It seems that the numerous lessons learned over the years about the riskiness of human attempts to re-engineer the natural environment by introducing new species or substances have not yet sunk in for some people. Last week, ASOC learned of plans by the Alfred Wegener Institute for Polar and Marine Research of Germany and the National Institute of Oceanography of India to conduct a large-scale ocean fertilization experiment in the Southern Ocean.
Ocean fertilization is proposed as a way to combat global warming. During fertilization, the ocean is seeded with large amounts of something that would engender the growth of large amounts of phytoplankton, which would absorb CO2 from the atmosphere, die quickly, and then sink to the ocean floor, essentially sequestering large amounts of carbon. For this experiment, the scientists would use iron sulfate to "fertilize" approximately 300 square kilometers of ocean.
However, there is considerable international opposition to the widespread use of these projects. Not only has the Convention on Biological Diversity urged signatories to delay implementation of ocean fertilization until their is clear scientific evidence in their favor, but the London Convention and the London Protocol, which concern marine dumping, have also urged that scientific projects be assessed on a case-by-case basis until a comprehensive framework could be developed. While the researchers involved in the current project have asserted that their experiment does not violate the CBD, they do not appear to have undertaken any sort of environmental impact assessment. Nor have the governments of Germany or India undertaken any review.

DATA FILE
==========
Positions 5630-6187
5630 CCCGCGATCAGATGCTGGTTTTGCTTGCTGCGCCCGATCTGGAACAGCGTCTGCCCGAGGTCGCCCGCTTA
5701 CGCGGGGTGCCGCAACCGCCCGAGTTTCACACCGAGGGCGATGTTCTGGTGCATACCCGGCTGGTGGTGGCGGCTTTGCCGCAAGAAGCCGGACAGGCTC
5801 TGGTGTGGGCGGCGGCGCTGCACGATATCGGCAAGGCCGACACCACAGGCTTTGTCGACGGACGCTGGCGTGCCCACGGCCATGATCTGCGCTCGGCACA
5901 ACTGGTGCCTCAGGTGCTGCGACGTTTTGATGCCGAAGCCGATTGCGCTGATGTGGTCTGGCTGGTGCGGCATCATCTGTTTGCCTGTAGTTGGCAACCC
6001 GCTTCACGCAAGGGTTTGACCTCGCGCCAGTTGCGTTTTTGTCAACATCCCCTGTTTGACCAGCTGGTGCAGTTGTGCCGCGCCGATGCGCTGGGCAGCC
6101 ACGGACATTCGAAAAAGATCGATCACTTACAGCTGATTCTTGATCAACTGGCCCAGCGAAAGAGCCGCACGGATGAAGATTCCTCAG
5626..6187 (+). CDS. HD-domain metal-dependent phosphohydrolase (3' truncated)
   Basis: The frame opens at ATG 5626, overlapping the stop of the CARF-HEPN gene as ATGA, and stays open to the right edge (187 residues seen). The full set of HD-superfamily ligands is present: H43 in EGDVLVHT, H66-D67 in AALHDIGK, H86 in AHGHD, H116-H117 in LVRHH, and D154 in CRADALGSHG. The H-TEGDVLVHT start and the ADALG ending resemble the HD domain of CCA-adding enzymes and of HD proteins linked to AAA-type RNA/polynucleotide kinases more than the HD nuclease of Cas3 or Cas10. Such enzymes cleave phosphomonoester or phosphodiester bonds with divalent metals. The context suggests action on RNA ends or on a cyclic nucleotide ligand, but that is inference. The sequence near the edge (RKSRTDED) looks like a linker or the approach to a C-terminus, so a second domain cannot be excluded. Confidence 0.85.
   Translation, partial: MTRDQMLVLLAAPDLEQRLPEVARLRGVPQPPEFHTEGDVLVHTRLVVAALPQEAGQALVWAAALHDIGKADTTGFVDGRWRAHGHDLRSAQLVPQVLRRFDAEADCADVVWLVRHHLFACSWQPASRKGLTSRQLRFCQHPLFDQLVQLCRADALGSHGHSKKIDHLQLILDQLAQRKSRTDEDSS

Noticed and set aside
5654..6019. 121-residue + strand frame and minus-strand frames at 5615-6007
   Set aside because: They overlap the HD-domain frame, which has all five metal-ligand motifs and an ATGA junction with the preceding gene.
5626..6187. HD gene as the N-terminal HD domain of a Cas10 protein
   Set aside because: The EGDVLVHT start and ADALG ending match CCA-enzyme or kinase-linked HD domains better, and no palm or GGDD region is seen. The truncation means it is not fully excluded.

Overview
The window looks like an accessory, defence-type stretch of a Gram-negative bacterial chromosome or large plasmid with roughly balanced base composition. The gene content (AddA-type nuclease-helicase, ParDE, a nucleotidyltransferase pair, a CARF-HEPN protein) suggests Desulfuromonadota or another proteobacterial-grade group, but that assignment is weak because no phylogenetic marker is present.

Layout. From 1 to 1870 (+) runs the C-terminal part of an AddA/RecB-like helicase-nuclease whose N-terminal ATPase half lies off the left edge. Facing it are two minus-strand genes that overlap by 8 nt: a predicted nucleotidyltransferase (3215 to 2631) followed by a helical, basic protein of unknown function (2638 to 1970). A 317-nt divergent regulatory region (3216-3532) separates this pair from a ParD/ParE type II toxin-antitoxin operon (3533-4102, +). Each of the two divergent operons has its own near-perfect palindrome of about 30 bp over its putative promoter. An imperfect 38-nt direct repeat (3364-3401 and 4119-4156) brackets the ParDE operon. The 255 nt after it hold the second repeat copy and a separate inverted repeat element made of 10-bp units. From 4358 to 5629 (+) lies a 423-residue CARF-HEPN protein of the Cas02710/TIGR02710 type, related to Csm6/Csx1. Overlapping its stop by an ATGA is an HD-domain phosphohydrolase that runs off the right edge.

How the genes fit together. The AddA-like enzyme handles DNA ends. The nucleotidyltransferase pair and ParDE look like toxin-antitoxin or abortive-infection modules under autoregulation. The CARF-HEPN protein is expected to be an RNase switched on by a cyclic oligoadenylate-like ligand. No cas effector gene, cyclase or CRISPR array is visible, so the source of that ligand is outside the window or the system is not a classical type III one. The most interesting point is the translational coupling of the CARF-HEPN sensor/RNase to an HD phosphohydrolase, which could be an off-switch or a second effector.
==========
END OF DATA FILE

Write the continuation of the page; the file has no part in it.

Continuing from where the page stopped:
In fact, the German Environment Minister, Sigmar Gabriel, who chaired the CBD conference that passed the resolution on fertilization, has asked the Science Ministry to withdraw its support of the project. The Science Ministry has apparently asked the researchers to halt their experiment pending review - not a moment too soon, as the ship carrying the iron sulfate is already en route to the Southern Ocean.
A 2007 study cast doubt on the scientific basis for ocean fertilization. Given that the implications on ecosystems or marine organisms are also unclear, it seems that we need to hold off on interfering with the oceans until we better understand what could happen when we do so.